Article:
The adhesion of polymers (as adhesives) to metal substrates is, generally, a complex process. Usually, the metal surface has to be pretreated, and the adhesive has to have sufficient activity for the mating of the two to result in an optimum bond. Substrates, e.g. metals, have to be prepared for this union of such two dissimilar materials as a polymer and a metal by first cleaning and then etching the metal, and, as in the case of aluminum, by anodizing (oxidizing) or other surface treatment such as the so-called FPL etch, employing a solution of sodium dichromate in sulfuric acid. These treatments have the effect of increasing surface area in order to enhance mechanical interaction between the polymer and the metal substrate. However, an important criterion for bonding of the coating to the metal is the wettability of the surface of the metal, and this is related to surface energy. Where mechanical interactions alone between the metal and polymer coating are involved, due primarily to surface roughening, the resulting bond strength is relatively weak.
It is accordingly highly desirable to provide a metal substrate or surface with a coating, and having a strong bond between the coating and the metal, so that upon subsequent application of an adhesive to the coating, the weak link is not the bond between the adhesive and the metal, but rather the weak link would be the adhesive per se. The result would be a higher bond strength between the metal substrate such as aluminum and the part which is adhesively secured to the metal, via the adhesive.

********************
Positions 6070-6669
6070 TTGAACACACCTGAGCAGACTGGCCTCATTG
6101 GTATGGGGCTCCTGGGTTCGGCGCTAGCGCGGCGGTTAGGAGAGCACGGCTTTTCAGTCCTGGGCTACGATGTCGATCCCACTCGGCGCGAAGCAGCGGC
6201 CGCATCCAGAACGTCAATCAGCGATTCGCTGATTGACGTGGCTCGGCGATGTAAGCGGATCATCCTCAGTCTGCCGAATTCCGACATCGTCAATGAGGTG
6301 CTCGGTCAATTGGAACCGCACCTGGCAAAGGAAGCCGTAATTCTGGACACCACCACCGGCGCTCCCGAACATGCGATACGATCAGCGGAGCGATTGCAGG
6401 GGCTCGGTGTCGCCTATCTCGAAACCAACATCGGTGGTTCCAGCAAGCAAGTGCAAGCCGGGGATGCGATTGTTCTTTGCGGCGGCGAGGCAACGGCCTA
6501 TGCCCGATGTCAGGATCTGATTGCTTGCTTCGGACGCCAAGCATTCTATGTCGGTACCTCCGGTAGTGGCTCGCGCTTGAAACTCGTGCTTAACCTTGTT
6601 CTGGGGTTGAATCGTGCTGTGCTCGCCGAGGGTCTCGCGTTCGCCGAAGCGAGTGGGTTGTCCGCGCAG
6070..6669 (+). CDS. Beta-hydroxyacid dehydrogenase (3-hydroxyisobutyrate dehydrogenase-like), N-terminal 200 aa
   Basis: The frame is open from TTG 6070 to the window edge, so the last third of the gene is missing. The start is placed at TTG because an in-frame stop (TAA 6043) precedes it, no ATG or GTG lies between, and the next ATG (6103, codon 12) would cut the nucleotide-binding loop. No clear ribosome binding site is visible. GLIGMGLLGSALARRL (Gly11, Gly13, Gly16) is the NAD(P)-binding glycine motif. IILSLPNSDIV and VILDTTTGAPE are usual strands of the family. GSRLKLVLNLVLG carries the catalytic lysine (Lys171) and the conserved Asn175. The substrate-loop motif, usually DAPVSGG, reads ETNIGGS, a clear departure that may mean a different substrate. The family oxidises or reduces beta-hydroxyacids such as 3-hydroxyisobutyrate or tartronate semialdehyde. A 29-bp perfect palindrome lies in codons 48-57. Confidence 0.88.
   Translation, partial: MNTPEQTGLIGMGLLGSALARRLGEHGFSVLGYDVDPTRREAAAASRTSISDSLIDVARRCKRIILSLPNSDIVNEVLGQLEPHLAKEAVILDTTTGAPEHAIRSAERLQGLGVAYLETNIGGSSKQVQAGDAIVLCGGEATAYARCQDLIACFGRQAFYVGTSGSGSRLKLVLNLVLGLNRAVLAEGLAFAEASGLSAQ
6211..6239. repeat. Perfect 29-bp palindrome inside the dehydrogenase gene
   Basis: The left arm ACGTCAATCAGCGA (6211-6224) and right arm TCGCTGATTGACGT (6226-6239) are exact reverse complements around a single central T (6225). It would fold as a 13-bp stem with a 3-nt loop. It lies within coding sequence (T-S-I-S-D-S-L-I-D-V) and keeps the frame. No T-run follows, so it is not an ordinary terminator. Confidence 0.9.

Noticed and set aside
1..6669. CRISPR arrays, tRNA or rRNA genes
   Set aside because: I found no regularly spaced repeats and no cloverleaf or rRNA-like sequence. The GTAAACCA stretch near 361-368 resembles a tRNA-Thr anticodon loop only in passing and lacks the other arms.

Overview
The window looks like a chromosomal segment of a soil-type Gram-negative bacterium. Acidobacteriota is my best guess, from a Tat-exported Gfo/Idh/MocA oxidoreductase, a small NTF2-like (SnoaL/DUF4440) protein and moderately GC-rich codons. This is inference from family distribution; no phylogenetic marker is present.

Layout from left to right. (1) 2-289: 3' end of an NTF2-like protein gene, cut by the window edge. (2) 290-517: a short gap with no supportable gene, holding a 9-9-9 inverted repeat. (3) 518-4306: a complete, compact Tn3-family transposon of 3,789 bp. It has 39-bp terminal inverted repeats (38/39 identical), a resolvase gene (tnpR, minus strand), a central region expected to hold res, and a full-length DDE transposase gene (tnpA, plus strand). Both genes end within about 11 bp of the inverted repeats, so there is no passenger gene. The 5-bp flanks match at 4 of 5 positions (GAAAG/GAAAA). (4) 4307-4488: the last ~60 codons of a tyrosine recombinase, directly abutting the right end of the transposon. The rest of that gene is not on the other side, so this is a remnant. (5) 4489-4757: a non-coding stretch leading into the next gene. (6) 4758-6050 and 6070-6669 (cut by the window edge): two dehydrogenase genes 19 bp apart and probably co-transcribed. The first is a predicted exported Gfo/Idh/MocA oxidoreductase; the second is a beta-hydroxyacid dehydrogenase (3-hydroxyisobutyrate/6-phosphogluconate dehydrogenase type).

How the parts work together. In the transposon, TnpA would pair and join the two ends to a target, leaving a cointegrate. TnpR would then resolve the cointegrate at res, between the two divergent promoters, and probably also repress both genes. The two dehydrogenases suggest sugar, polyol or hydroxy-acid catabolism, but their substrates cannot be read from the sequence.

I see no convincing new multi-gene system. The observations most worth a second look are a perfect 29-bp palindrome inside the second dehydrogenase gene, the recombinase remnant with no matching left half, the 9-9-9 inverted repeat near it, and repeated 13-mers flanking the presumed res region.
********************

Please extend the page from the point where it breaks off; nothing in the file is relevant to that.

Further, if a metal surface such as aluminum is anodized, according to present practice, for adhesive bonding, the resulting oxide formed provides too high a surface resistance for spot weldability. If such surface is deoxidized to make it spot weldable, it cannot be adhesive bonded according to present practice. It accordingly would be beneficial if a metal surface could be prepared so that it could be either spot welded or adhesively bonded, or both.
Exemplary of the prior art are the following patents: